Digital transformation: What is it, and how do you start?

Digital transformation: What is it, and how do you start?

Digital transformation: What is it, and how do you start?

Digital transformation is now one of the most talked about phrases in business, and not just in the technology space.

But yet, it’s also controversial – 70% of digital transformations fail, a well-known figure at this point, leaving some business owners hesitant to take the first steps on this journey.

So, what is digital transformation, and why should you care? Or at least, why should you start some form of conversation on the topic within your business? Let’s discuss.

What is digital transformation?

In very simple terms, digital transformation is the act of taking non-digital or manual processes and replacing them with new technology (i.e. automation) backed by digital processes. Often it will include the updating of old or outdated business hardware and software tools. Of course, this also generally requires the upskilling of staff and a rethink of business strategies.

Learn more: Your guide to the best business systems software

In short, business transformation is not just buying new tools, but fundamentally evolving the people, processes and technologies of your business.

So why should you care?

At the moment we’re seeing technology paradigms moving at an exponential rate – at times, entire industries are flipping on their heads in a matter of months. If you look at recent major digital disruptors such as Uber or Airbnb, both are globally dominating their respective sectors yet neither own physical taxi cabs or properties of their own. That in itself is a mind-blowing concept! And none of it would have been possible a few years ago, because the technology just wasn’t there to support their business models.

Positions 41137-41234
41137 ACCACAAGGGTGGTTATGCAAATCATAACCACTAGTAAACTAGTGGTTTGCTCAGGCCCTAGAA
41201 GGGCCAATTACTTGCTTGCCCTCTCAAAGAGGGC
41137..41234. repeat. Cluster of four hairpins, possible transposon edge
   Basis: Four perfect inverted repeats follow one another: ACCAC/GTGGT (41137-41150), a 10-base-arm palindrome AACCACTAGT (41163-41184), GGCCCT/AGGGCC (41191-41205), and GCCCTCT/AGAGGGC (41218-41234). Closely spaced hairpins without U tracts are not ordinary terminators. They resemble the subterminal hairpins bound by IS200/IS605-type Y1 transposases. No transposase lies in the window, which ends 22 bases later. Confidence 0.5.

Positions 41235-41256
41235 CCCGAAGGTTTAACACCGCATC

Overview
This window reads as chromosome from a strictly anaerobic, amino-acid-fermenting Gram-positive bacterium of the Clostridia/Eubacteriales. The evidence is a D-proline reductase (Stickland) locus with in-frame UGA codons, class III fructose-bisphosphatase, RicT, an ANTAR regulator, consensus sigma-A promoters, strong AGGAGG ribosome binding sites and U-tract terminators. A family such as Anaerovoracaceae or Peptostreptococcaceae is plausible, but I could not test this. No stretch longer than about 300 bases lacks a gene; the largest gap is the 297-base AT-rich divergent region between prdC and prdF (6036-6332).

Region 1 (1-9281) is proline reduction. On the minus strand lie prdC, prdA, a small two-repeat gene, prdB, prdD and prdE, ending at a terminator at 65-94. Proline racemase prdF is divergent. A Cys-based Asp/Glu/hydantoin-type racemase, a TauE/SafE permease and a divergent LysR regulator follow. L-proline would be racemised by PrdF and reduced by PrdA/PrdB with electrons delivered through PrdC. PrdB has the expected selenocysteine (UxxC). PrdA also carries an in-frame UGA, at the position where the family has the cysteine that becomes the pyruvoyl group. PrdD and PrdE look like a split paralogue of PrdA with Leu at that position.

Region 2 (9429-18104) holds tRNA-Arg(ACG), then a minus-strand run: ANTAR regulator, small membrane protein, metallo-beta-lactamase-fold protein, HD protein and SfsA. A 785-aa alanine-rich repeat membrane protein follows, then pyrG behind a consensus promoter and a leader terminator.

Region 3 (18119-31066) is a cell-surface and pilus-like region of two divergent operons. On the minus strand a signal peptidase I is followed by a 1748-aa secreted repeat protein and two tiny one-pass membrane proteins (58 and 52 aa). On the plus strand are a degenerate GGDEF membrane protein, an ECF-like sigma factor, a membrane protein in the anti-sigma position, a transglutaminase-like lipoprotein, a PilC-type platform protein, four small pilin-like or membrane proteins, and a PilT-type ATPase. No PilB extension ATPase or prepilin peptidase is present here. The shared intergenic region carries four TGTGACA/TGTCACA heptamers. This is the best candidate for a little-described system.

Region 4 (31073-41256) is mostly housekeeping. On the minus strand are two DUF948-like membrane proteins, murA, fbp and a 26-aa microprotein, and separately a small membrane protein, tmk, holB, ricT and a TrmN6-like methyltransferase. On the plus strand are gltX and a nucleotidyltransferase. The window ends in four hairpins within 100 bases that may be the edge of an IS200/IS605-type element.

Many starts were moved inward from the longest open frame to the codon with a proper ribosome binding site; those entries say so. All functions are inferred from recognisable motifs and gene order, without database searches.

This is creating a situation where business leaders who can’t keep up fall behind. Whether you like it or not, your organisation – and every other in New Zealand and the world – is now in a technological arms race.

Seeing the opportunity in digital transformation

If you break down the essence of digital transformation, it does provide a great opportunity for a business to pivot and to map out all of its current processes, much like an audit. This ‘audit’ allows you to assess what is essential and what could be replaced with better-practice workflows.

You could be asking yourself: Can we do more with less?

This journey of auditing and improving processes comes before adding or bolting on any new pieces of technology. In fact, when businesses focus too much on technology it is often why their transformation fails – tools need processes behind them to succeed, and if the processes aren’t there, the tools can’t possibly generate the right results. It would be like trying to drive a car without knowing how.

Learn more: Be honest – do construction companies really need ERP software?

5 things to think about before starting a digital transformation

It is my belief that, based on my experience with numerous digital engagements both on the customer and supplier side, the following five points are arguably the most critical – and should challenge your thinking before you embark on your digital transformation journey.

1. Self assessing

Before seeking third-party help, first you need to take ownership internally and look inwards – understanding your current state. You can seek help later.

You know your business and so do your staff, customers and suppliers, so this is the place to start. Take time to stand back and look at all the moving parts, collaborating with key stakeholders to gain their insight into different parts of the business, its processes and its challenges.

Consider also talking to others who have successfully demonstrated digital transformation and learn from their successes, and mistakes.

Once you have an idea of where you are now (your ‘as is’ state) and where you want to be (your desired state), finally you can engage a specialist who will help review these two states, plot out a roadmap to connect them, and support and guide you on achieving your transformation journey.

2. Willingness to change